IF any other competitor in any other sport had whipped away a British hero's moment of glory in his own backyard, they might have considered themselves lucky to gain muted applause.

Having set a devastating pace throughout, the stage was set for Tai Woffinden - fresh from his charity bike ride to raise money for Great Ormond Street Children's Hospital - to raise the roof at the Speedway Grand Prix in Cardiff.

The people's choice had shown unstoppable form and seemed destined for the top of the rostrum.

As the final approached, the record-breaking Millennium Stadium crowd waited with bated breath, only for America's grand old master Greg Hancock to take the chequered flag.

But there were no sighs or dampened spirits. The crowd roared with untempered adulation for one of British speedway's - not least Poole's - favourite sons.

Not even preventing Pirates talisman Darcy Ward from winning on his British GP debut could kill the mood.

Why? Because speedway's 44-year-old standard-bearer has retained a heartfelt connection to the country that gave him the grounding to win two world titles and a swathe of club accolades across the globe.

Having won in Cardiff for the third time, equalling Pirates legend Jason Crump's record in the Welsh capital, Hancock told the Daily Echo: “All of them have just been incredible because of the support I have received in Britain over the years.

“I have always tried to give back everything I could. The UK was my training ground and played a massive role in everything I have achieved.

“It taught me how to be a team rider and how to cope with going from the tape so many times in different track conditions, so winning here has always been special.”

Hancock's British odyssey began as a star-struck rookie alongside world champions Erik Gundersen and Jan O. Pedersen at Cradley Heathens 25 years ago.

“Those guys and people like Simon Cross were huge. I was in the same team as my heroes, these unbelievable riders who were there trying to help me. I just wanted to go in and win everything, to do what my idols did.

“Cradley gave me some of my great years and I learned so much. It was a trial period for my career, where I found my feet. Everything built and built and built from that point.”

From there, Hancock established a tried-and-trusted connection with fellow Statesider Billy Hammill at Coventry Bees before averages scuppered their partnership.

“As it turned out, I lost out at the last minute after all the other clubs had put together their teams,” recalled Hancock.

“I had nowhere to go, I had suddenly been penalised for being good and I didn't like that.

“I said no to British speedway for a while, it had made me feel bitter. After all the years of hard work I put in, to just get kicked to the kerb like that really hurt me.”

After his sabbatical, spells with Oxford and Reading followed, but it was the sudden nature of his return with Poole that sent shockwaves round the world last year as Hancock helped to inspire a remarkable turnaround which secured the Elite League title - his maiden top-flight triumph in the UK.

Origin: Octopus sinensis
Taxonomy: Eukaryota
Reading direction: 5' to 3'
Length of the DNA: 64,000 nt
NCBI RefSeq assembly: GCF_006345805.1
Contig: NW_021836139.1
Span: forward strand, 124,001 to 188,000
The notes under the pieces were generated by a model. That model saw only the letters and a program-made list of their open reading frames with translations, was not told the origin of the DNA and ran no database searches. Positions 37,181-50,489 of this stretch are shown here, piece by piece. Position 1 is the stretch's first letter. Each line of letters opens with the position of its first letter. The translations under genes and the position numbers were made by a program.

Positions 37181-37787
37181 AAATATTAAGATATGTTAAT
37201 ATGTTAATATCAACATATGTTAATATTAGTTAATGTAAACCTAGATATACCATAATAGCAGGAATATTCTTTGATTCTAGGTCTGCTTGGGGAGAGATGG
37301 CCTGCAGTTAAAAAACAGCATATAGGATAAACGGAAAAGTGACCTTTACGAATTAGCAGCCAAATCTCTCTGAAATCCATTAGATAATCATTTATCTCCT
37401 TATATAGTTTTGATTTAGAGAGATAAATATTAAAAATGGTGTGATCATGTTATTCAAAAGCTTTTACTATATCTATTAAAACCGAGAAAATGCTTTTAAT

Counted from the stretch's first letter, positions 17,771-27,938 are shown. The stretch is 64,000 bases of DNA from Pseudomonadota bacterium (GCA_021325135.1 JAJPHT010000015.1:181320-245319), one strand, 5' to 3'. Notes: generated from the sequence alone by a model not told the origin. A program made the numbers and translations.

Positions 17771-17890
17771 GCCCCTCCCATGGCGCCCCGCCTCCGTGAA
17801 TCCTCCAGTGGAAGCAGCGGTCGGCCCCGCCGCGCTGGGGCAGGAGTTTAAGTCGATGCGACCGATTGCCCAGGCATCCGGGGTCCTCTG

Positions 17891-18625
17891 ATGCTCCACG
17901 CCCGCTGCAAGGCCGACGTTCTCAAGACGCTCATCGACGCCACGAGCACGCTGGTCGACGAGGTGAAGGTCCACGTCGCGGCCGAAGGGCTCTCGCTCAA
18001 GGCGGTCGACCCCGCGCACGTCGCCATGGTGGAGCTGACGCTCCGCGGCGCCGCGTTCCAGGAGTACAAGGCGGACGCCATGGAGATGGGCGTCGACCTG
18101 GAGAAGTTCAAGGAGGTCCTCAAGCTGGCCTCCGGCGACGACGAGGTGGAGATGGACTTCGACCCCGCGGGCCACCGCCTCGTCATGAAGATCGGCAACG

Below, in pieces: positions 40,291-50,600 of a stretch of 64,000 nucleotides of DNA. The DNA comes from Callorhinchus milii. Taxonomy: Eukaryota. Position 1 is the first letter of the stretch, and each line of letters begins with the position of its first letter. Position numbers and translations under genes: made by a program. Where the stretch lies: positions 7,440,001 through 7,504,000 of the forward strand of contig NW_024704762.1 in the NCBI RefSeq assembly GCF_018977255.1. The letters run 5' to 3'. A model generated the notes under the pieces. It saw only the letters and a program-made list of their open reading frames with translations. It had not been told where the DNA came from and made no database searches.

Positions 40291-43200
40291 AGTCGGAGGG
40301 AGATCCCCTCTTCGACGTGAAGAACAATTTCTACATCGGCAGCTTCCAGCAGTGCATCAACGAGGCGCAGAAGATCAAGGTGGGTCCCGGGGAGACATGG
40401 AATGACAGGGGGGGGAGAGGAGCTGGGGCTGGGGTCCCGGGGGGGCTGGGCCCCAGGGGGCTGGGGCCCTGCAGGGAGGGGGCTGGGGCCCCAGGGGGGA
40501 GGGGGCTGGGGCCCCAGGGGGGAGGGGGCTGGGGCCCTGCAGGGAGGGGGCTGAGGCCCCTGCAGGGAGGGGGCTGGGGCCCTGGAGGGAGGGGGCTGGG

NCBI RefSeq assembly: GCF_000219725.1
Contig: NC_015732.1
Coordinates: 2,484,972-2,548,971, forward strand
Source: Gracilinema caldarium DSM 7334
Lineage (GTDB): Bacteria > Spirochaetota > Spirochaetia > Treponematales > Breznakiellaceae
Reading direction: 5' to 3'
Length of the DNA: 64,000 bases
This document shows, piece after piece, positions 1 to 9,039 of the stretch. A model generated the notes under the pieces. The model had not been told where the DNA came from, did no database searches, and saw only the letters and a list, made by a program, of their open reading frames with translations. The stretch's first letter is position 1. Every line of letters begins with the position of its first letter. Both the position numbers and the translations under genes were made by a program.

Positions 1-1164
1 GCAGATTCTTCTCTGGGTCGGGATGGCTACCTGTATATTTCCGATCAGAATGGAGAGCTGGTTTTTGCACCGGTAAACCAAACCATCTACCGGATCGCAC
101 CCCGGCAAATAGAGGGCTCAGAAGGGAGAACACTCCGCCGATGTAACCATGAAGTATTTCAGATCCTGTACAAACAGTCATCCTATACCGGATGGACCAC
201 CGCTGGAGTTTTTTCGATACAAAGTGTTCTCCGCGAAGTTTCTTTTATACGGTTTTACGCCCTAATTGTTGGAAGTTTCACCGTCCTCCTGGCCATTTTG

Matt Ford (Poole promoter) had called me so many times over the years and for one reason or another I always had to say no, but last year I couldn't and didn't even try to,” said Hancock.

“Chris (Holder) was pretty influential in what he said about the young guys they had there and Matt's drive was a big factor too.

“To be in the team with Darcy (Ward) and then have these fresh guys like Josh Grajczonek, Rohan Tungate and, of course, Maciej (Janowski) was so good and I had the time of my life.

“It was rough in the beginning. I had a hard time getting everything to work on the British tracks again, I was so frustrated and remember apologising to Matt after the third meeting.

“In the end we managed to work it out and we got that one last chance. Every meeting seemed like that, like we had to win to stay in the game.

“Suddenly, we were there and we didn't look back. It was a great way to win.

“For me, the great thing about Poole was the compatibility. Everything worked and the people just always found a way to make things happen.”

And while many speak of the demise of British speedway as a force in the modern era, Hancock insists it is still the place to go for young, aspiring riders.

“The weather is always something you're up against and I think if you can learn to ride the tracks in the UK then you can go anywhere, without a doubt.

“You need to do a couple of years in whatever division because you have wide tracks, narrow tracks, deep tracks, rough tracks, even horrible tracks - you get a bit of everything.

“Maybe you don't get all the top guys these days but the competition is still tough and it is an art to learn these tracks.

“To this day, I'm convinced no American could go and race in Poland or Sweden without coming through England first.”